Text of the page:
The export trade from the village varies in amounts. We tried to grow our own tartan stones, which to all practice and purposes take forever to develop...as we can find no local person, living or dead, who can recall cropping such marvels. Still, after watching Weir’s way (An Outer Hebrides boy by his accent) on the only translation photo boxes in the village, and the now defunct Rolf Harris, we struck gold. Tartans to order all suits, skirts and thingymabobs…weaving cost extra…and can you see it yet?

As a community, we have few one or two at the last count, of the new-fangled moving screen box in the corner of the communal hall…or the pub. Of a night, only one seedy programme we capture goggled eyed viewing is, the Glasga “Thingumhisgig”. ‘The laird O Ccoocaddens’ proudly displaying Scotland’s best

With good fortune, we do not suffer from hoodlums or graffiti except for Madam Mayor; with slogans of “Votes for women”, is rather set in her ways and in the past. There is a superb youth programme, run by Willie Hardly Mc Deed, who is proud of his Danish ancestry, giving special care to blond wee boys. With great personal pain, tries hard putting a little Viking culture into each of them, whenever the chance arises.
It’s just the simple things in life, gives pleasure to the gratified inhabitants of “Dreimire” village
peter.howden Posted 12th Sep 2020, 10:58am
  The Good Samaritan?

Like a sack of tatties, the old man dropped to his knees, utterly disbelieving the sight of his faithful mutt, just lying motionless at the side of the road. The dog had been excited while he and his elderly master, coming from the post office, the dog pranced off the pavement. Just at the moment, a fast-moving motor machine was passing. The driver had no chance to stop in time but swerved in a vain attempt but tragically failed.

As the aging man remained crouched down, staring apparently at nothing, a comforting hand reached out, gentle holding his shoulder. He turned around to see a face, which was not unknown to him, yet he could not quite place where he stayed. The taunt driver, almost crying , hurried towards the old man, in a desperate effort to console him. Both men mentally stunned as to what actually happened. Finally, the police became involved as witnesses tried to present their versions all at once.

The experienced policeman suggested someone should take the grieving aged man away from the horrible scene, as there was a café extremely near, buy him a good strong sweet tea to steady his nerves. The comforting hand beckoned to comply, leading the sobbing man to the café sanction. Once inside, he sat the elderly man down, ordering two strong teas. While awaiting the waitress to return, he told the old man his elbows of his jacket, were truly mawkit from the blood and tears involved. Encouraging the elder man to disrobe the garment, so he could make amends and rid the thread bearing sleeves of the manky grime.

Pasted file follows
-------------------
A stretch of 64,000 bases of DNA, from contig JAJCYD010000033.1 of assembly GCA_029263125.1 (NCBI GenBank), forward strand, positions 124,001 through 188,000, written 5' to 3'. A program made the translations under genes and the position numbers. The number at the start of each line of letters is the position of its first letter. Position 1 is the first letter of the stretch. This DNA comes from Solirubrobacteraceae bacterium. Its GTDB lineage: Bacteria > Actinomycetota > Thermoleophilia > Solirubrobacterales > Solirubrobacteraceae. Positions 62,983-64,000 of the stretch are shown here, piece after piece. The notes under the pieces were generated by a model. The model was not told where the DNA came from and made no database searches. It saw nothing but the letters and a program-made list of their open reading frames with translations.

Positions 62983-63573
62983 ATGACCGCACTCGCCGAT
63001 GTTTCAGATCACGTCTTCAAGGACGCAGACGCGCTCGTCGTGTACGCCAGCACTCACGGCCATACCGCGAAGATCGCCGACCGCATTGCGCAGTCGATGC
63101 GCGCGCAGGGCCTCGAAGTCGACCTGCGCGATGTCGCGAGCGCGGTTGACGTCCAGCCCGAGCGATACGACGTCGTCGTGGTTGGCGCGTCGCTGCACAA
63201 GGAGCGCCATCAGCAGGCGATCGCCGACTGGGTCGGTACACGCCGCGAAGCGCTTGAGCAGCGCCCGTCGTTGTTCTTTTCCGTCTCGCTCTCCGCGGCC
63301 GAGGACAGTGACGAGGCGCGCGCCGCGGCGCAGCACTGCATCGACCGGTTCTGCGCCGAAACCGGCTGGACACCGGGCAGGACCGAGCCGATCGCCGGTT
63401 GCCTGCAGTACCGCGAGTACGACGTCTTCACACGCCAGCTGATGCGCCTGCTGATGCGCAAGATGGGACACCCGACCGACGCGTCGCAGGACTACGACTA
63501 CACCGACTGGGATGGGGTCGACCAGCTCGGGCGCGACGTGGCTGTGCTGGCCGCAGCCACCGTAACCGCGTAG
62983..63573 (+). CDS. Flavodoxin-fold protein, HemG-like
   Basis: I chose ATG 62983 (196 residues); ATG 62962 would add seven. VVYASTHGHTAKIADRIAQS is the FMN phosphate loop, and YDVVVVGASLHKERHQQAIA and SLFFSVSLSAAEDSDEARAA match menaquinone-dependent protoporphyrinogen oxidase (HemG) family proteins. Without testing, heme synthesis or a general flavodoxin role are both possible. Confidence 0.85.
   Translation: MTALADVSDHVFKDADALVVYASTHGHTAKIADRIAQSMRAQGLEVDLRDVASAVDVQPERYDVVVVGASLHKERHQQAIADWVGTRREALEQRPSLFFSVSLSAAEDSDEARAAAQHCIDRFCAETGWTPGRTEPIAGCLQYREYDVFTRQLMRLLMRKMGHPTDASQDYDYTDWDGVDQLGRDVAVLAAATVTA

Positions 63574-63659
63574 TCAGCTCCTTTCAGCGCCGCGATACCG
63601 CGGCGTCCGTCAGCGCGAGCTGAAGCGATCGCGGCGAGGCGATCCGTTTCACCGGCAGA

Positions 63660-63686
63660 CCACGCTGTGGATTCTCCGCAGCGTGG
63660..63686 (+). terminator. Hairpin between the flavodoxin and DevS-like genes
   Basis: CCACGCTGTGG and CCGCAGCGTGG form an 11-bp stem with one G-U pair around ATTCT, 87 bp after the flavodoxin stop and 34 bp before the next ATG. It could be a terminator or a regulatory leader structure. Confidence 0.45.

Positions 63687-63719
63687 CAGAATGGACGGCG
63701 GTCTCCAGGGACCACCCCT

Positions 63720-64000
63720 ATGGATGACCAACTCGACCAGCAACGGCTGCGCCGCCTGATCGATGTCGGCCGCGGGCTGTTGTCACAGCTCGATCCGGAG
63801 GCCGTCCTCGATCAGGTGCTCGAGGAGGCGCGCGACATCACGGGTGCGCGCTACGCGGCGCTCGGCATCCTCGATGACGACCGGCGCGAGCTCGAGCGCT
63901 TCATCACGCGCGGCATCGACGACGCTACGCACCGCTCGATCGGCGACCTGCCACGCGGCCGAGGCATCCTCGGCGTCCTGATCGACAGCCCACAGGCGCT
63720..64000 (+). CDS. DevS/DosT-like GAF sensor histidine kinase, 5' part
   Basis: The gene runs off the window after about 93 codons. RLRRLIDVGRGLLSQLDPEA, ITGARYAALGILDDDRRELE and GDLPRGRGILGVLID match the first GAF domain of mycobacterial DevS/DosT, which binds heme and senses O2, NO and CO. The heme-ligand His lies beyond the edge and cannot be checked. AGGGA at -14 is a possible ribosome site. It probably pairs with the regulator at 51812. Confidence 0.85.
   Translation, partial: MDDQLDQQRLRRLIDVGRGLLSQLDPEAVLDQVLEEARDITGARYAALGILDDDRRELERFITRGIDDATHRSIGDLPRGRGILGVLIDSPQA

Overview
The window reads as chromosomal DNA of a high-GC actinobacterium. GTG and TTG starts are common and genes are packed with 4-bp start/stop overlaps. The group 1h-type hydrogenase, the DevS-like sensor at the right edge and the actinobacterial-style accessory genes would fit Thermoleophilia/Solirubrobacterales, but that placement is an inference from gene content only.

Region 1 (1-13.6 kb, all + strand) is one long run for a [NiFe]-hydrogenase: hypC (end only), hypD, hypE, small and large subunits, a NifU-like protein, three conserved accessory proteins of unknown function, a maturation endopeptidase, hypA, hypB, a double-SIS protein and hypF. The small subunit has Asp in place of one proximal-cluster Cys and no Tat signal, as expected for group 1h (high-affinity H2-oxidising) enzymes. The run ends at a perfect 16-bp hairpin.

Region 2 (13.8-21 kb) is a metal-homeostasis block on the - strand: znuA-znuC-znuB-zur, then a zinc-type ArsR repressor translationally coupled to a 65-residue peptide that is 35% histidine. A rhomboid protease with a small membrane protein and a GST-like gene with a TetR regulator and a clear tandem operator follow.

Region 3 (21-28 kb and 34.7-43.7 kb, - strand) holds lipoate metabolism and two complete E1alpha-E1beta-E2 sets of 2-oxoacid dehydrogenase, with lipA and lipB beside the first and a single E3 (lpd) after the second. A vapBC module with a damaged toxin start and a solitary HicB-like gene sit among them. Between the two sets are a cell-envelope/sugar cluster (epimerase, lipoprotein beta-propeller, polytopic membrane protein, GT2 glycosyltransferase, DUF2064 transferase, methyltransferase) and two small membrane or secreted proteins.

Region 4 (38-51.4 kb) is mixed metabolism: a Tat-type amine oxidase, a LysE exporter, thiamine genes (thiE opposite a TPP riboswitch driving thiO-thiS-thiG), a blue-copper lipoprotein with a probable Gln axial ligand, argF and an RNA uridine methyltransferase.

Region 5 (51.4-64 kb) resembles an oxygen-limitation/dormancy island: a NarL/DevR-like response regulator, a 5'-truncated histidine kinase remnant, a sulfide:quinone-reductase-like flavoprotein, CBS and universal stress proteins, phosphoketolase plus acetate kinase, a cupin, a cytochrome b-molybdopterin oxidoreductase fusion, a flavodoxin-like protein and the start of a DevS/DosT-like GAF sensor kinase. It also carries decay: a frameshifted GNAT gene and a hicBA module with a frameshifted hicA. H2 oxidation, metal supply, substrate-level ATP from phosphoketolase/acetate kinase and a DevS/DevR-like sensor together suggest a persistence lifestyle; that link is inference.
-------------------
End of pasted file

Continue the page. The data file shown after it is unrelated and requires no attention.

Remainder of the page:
Reassuring words passed from his lips as he assisted the senior man on with his jacket, followed soothing meaningless chatter. Within a minute or two, the Samaritan apologized for leaving ,but had an appointment and made good of his departure. The old man stood up, though still rather confused, returned to the accident scene, finding all the necessary duties had been completed, and his trusty old mutt had been taken away . All that was left was a couple of spots of blood, and a caring constable asking if aid was needed to return to his abode.

Entering into the home he shared with the dog, several tears fell from his already red eyes. Reaching into his pocket, he pulled out the money he had taken out of the post office before the accident. There was only £50… instead of the £100 he had withdrawn. He knew almost instantly that the Good Samaritan was a Briganer dipper. This meant he had not taken all the cash, only some… in an effort for his victim to believe ether he was mixed up, or somehow had used the cash.

The problem the distressed elderly mann faced, he knew who it was but could not say anything, having no proof. Sadly, silently…the old man closed his eyes, pretending he was in the woods walking with his faithful hound.
peter.howden Posted 11th Sep 2020, 07:55am
 
George (Thee Polar Bear) Part 3



George quickly settled by using our family fridge, reminding him of his true home, for it’s bitterly cold in the Sahara desert of a night, minus 25 degrees Fahrenheit…more than we could imagine. For several hours each night, he tiptoe’s daintily via the layers and compartments, a sort of Doctor Who’s Tardis (in reverse) making him a traveller without space. He had sometime in the past, discovered from a wind wandering 1992 newspaper, how 28,800 Spartacus ducks, in the Pacific Ocean… escaped confinement bondage. Out of the blue, George asked for our plastic ducks, Donald and Dafty by name, wishing to meet them, and the rest of the brace. How he associated our Donald and Dafty, with the Moby Duck break out, or even know their names, alludes us to this day… but ask for them he did !

I explained to him, how ‘Dafty’ doesn’t mind being called Donald…but ‘Donald’ detest being mistaken or dubbed Dafty. . Donald is our original plastic simulated yellow duck, from a bathroom of a Dundee Hotel. Before leaving I asked the receptionist, if I could purchase the duck, desperate for a present for ‘she who must be obeyed’, The kind manager gave him gratis free, plus Dafty. People may frown on us, treating them as one of the family, however… they were grand company while preforming ablutions, and particularly good listeners. The rest of the brace just grew from there…no explanation needed.